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Money Moral Dilemma: Should I go back and pay for the mirror I broke in a charity shop?

MSE_Kelvin
MSE_Kelvin Posts: 340 MSE Staff
First Anniversary Photogenic First Post Name Dropper
edited 4 May 2021 at 4:13PM in Charities
This week's MoneySaver who wants advice asks...

I accidentally knocked over a large mirror and a shop volunteer picked it up. I pointed out some damage and he said it was fine, but as I was leaving, he came over with some moulding that must have broken off the frame and said I should offer to pay, claiming the mirror was worth £100. I was shocked - it was an accident and he'd said it was fine initially. So I walked away without paying - was I right?

Unfortunately the MSE team can't always answer money moral dilemma questions as contributions are often emailed in or suggested in person. They are intended to be a point of debate and discussed at face value.

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Comments

  • gothvixen
    gothvixen Posts: 36 Forumite
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    That's some mirror if a charity shop was asking £100 for it. Was the mirror placed carelessly so it could be knocked over easily? The least I would do is ask to speak to the shop manager and see how that discussion went, I would never just walk out. Could it be repaired if it's just a piece of the moulding? There isn't enough information to establish the necessary details but just walking out is a bad thing to do.
  • £100 is  a lot for a charity shop item. Surely they would be insured for occurrences like this?
  • hannerrbabes
    hannerrbabes Posts: 197 Forumite
    First Anniversary First Post Combo Breaker
    £100 is  a lot for a charity shop item. Surely they would be insured for occurrences like this?
    I worked as a charity shop manager and no, I very much doubt any charity is insured for a breakage of a second hand item that was donated 😆
  • Personally I think you should have offered to pay something towards the damage you caused.  Those of you that are saying it’s a lot of money for something in a charity shop; some charity shops do get expensive items donated.  I’ve only recently experienced this when buying a glass coffee table I loved the look of, from The Thames Valley Hospice for £80.  It compliments the parquet flooring and decor perfectly in my home.  I’ve since learnt that it’s 1960’s/70’s and being sold for anything between £2,700 and £3,500!  Will I be selling it...... NO I love it!
  • No you should not go back to pay for it and you should not feel guilty either.
    Charity shops income is mostly wages and infrastructure cost, very little ends up at the true charity box . They are required by law to have public liability insurance and this very often can come with a package of general insurance if they bothered to pay for it.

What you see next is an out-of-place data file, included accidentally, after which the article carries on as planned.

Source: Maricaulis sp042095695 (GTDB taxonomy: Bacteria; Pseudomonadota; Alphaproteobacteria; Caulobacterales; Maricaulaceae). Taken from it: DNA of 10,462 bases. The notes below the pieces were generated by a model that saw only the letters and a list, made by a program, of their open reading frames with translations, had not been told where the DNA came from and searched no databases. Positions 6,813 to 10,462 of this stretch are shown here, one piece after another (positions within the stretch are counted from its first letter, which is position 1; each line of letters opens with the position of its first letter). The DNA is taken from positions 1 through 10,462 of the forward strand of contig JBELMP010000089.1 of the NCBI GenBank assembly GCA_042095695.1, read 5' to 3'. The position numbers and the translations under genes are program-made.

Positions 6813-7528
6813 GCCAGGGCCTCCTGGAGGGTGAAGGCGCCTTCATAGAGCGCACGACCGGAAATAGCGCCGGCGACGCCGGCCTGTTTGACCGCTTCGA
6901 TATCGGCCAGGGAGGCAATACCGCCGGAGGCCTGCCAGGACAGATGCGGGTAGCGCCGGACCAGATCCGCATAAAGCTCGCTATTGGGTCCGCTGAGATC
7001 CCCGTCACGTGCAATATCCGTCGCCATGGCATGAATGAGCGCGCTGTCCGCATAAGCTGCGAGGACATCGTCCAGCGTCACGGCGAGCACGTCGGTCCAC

You knocked over what sounds to be a large mirror, something which if it was being sold for that much could have killed a child had they knocked it over or got caught beneath it (remember the child killed in a shop displaying drawer chests that the child climbed using the drawers?) HSE now requires that such items heavy, large, glass etc. Are all safely secured. The mirror clearly was not and like it or not the charity shop themself are liable.
  • dekdee
    dekdee Posts: 4 Newbie
    First Anniversary First Post
    Isn't it bad enough you have seven years bad luck. The only consolation would be by not playing the lottery for this timescale.
    You'll be quids in.
    X
  • Marcon
    Marcon Posts: 10,626 Forumite
    First Post First Anniversary Name Dropper Combo Breaker

    Charity shops income is mostly wages and infrastructure cost, very little ends up at the true charity box . 

    Perhaps you should read some of the published charity accounts before making these sweeping - and wholly inaccurate - statements.

    No you should not go back to pay for it and you should not feel guilty either.
    Charity shops income is mostly wages and infrastructure cost, very little ends up at the true charity box . They are required by law to have public liability insurance and this very often can come with a package of general insurance if they bothered to pay for it.

    You mean if they chose to use charitable donations to cover the premium?
    Googling on your question might have been both quicker and easier, if you're only after simple facts rather than opinions!  
  • Ramouth
    Ramouth Posts: 653 Forumite
    First Anniversary First Post Name Dropper
    I would buy the mirror with the damage and fix it then either keep it if you like it or try to sell it on to get the money back.
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